<img height="1" width="1" style="display:none" src="https://www.facebook.com/tr?id=915327909015523&amp;ev=PageView&amp;noscript=1" target="_blank"> Skip to main content
You are the owner of this article.
You have permission to edit this article.
Edit

Spending expected to climb in North Adams schools next year, but state aid should offset the increase

Brayton Elementary School (copy)

The North Adams Public School's inital budget draft is for $18.7 million.

NORTH ADAMS — Officials aim to spend $18.7 million to operate city schools next year, an increase of about 5 percent, according to a draft presented this week to the School Committee’s finance and facilities subcommittee.

But much of that spending increase would be offset by an increase in aid from the state.

Increased budget, increased payIt’s the first proposed budget increase in several years, said Nancy Rauscher, director of school finance and operations.

Salaries for some administrators, like principals and central office staff, are increasing as they were up for renewing their contracts, said Superintendent Barbara Malkas.

“We did a review of salaries in Berkshire County and looked to have equity between our principals based on educational attainment and certainly experience,” she said. Even with the proposed increases, “we’re still on the lower end of administrative salaries.”

There are also pay increases budgeted for all contracts with school employees, including some unknowns for paraprofessionals, who have started negotiations, and cafeteria staff who are expected to be in negotiations this year, Malkas said.

Other costsThere are a few proposed added positions, including a special education teacher at Drury High School, Malkas said. Busing costs are also expected to increase in the coming year, potentially by 10 percent, Rauscher said.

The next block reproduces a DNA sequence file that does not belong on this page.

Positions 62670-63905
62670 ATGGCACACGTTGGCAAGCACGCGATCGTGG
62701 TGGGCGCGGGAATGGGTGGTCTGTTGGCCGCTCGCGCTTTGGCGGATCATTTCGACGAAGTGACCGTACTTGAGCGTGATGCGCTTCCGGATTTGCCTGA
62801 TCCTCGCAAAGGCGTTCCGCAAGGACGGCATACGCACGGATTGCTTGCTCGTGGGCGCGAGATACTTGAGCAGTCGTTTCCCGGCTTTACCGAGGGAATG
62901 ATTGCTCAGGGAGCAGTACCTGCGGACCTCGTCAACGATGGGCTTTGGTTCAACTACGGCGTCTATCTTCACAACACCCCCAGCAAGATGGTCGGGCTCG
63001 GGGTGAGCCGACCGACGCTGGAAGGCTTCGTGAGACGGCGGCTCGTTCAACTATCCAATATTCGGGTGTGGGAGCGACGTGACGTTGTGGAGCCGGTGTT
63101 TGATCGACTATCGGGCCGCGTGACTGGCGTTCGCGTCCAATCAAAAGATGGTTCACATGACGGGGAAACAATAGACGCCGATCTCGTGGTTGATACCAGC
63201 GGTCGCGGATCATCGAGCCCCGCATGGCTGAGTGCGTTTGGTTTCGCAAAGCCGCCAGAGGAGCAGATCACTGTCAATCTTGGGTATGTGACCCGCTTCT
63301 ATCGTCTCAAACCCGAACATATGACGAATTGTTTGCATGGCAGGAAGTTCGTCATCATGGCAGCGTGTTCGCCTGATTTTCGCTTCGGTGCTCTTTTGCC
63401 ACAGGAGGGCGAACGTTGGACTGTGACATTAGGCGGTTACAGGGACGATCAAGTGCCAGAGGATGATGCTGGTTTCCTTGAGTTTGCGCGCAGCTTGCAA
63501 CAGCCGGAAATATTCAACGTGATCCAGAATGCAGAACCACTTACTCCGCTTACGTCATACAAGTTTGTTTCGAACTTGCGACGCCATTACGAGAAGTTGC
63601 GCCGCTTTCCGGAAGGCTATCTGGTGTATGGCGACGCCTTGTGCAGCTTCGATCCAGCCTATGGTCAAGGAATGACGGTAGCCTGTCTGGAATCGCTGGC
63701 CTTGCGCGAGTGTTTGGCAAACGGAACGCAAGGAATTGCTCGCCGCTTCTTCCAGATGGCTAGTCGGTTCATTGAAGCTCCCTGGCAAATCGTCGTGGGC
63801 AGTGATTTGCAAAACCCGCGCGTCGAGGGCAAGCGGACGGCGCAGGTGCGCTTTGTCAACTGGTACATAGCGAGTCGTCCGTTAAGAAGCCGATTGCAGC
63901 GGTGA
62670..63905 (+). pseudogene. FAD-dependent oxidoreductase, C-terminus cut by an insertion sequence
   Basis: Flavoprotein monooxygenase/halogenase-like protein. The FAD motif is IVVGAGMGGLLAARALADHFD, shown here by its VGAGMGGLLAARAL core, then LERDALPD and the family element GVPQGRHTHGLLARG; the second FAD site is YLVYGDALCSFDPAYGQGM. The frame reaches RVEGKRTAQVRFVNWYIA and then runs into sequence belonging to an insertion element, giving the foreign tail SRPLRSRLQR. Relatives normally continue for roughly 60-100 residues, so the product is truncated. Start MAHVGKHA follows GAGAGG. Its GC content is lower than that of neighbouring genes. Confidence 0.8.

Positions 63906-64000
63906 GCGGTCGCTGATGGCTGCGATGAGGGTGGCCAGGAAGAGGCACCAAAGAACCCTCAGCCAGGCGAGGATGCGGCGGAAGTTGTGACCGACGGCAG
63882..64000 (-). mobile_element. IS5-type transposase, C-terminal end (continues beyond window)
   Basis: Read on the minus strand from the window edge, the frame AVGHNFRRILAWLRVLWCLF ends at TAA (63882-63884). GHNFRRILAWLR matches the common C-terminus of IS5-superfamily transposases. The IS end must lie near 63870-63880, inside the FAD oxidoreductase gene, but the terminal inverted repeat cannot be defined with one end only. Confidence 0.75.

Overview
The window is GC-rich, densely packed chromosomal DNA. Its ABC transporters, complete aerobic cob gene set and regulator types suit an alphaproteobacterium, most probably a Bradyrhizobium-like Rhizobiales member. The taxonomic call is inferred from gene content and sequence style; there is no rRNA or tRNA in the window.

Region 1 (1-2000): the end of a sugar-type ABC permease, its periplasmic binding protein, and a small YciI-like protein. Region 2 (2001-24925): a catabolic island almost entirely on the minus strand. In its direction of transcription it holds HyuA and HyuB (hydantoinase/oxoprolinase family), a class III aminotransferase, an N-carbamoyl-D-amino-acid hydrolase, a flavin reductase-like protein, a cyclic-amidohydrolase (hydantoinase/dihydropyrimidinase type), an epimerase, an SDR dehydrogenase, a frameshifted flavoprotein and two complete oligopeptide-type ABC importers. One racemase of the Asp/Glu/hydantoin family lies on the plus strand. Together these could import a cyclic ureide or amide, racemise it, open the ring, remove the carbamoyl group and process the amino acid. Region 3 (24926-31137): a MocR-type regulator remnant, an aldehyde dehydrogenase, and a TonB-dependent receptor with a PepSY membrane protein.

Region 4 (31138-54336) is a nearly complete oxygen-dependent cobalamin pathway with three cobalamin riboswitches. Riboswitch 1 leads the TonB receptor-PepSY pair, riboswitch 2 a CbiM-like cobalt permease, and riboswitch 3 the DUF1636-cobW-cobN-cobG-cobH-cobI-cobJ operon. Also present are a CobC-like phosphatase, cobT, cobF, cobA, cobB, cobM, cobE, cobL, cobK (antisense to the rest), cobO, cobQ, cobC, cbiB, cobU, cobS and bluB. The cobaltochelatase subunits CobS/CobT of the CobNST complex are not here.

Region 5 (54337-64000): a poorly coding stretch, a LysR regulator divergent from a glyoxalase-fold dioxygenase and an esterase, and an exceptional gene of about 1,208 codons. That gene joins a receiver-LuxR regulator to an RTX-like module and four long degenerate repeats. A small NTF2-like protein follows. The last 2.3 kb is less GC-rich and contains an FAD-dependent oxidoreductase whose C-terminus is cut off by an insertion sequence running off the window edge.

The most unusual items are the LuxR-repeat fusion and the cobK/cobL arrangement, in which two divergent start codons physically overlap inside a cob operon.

Where the extra money comes from“When I first saw these numbers, I had a little bit of a heart attack because I honed in on a 5 percent increase,” Mayor Jennifer Macksey said. “What’s that going to do to our overall budget?”

Then, she said she learned from Rauscher that Chapter 70 funding, the major way the state funds schools, is expected to increase by 7.7 percent, or about $1 million. “I think that we can sell the increase by the offset of Chapter 70,” Macksey said. “Again, were still in draft mode. I have to crunch all these numbers with the overall budget.”

What’s nextThe subcommittee plans to meet again on April 14, and will eventually make a recommendation on the draft to the School Committee, according to Macksey.

Greta Jochem can be reached at gjochem@berkshireeagle.com or 413-496-6272.

Reporter

Greta Jochem, a Report for America Corps member, joined the Eagle in 2021. Previously, she was a reporter at the Daily Hampshire Gazette. She is also a member of the investigations team.

Get up-to-the-minute news sent straight to your device.

Topics

all